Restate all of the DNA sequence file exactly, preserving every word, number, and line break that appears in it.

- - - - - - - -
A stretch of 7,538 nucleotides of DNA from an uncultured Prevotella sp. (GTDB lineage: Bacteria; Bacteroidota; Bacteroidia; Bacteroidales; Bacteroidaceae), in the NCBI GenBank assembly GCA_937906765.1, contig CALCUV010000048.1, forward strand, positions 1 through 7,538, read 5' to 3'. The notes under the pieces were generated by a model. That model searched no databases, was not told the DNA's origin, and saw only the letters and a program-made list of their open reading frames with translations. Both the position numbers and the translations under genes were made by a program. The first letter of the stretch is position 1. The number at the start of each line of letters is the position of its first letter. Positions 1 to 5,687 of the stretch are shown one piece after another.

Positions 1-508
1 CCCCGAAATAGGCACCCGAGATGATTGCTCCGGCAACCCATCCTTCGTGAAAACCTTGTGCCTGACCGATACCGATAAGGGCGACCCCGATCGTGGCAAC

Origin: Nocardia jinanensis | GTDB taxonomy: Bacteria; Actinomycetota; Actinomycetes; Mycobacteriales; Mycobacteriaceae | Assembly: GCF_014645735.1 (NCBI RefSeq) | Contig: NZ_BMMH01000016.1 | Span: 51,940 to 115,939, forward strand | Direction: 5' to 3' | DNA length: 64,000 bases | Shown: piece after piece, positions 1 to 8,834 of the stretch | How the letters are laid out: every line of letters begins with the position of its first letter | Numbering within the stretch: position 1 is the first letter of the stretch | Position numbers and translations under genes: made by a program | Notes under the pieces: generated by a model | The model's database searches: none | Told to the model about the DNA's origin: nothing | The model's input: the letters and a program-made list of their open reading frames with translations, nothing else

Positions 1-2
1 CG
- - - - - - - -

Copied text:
A stretch of 7,538 nucleotides of DNA from an uncultured Prevotella sp. (GTDB lineage: Bacteria; Bacteroidota; Bacteroidia; Bacteroidales; Bacteroidaceae), in the NCBI GenBank assembly GCA_937906765.1, contig CALCUV010000048.1, forward strand, positions 1 through 7,538, read 5' to 3'. The notes under the pieces were generated by a model. That model searched no databases, was not told the DNA's origin, and saw only the letters and a program-made list of their open reading frames with translations. Both the position numbers and the translations under genes were made by a program. The first letter of the stretch is position 1. The number at the start of each line of letters is the position of its first letter. Positions 1 to 5,687 of the stretch are shown one piece after another.

Positions 1-508
1 CCCCGAAATAGGCACCCGAGATGATTGCTCCGGCAACCCATCCTTCGTGAAAACCTTGTGCCTGACCGATACCGATAAGGGCGACCCCGATCGTGGCAAC

Origin: Nocardia jinanensis | GTDB taxonomy: Bacteria; Actinomycetota; Actinomycetes; Mycobacteriales; Mycobacteriaceae | Assembly: GCF_014645735.1 (NCBI RefSeq) | Contig: NZ_BMMH01000016.1 | Span: 51,940 to 115,939, forward strand | Direction: 5' to 3' | DNA length: 64,000 bases | Shown: piece after piece, positions 1 to 8,834 of the stretch | How the letters are laid out: every line of letters begins with the position of its first letter | Numbering within the stretch: position 1 is the first letter of the stretch | Position numbers and translations under genes: made by a program | Notes under the pieces: generated by a model | The model's database searches: none | Told to the model about the DNA's origin: nothing | The model's input: the letters and a program-made list of their open reading frames with translations, nothing else

Positions 1-2
1 CG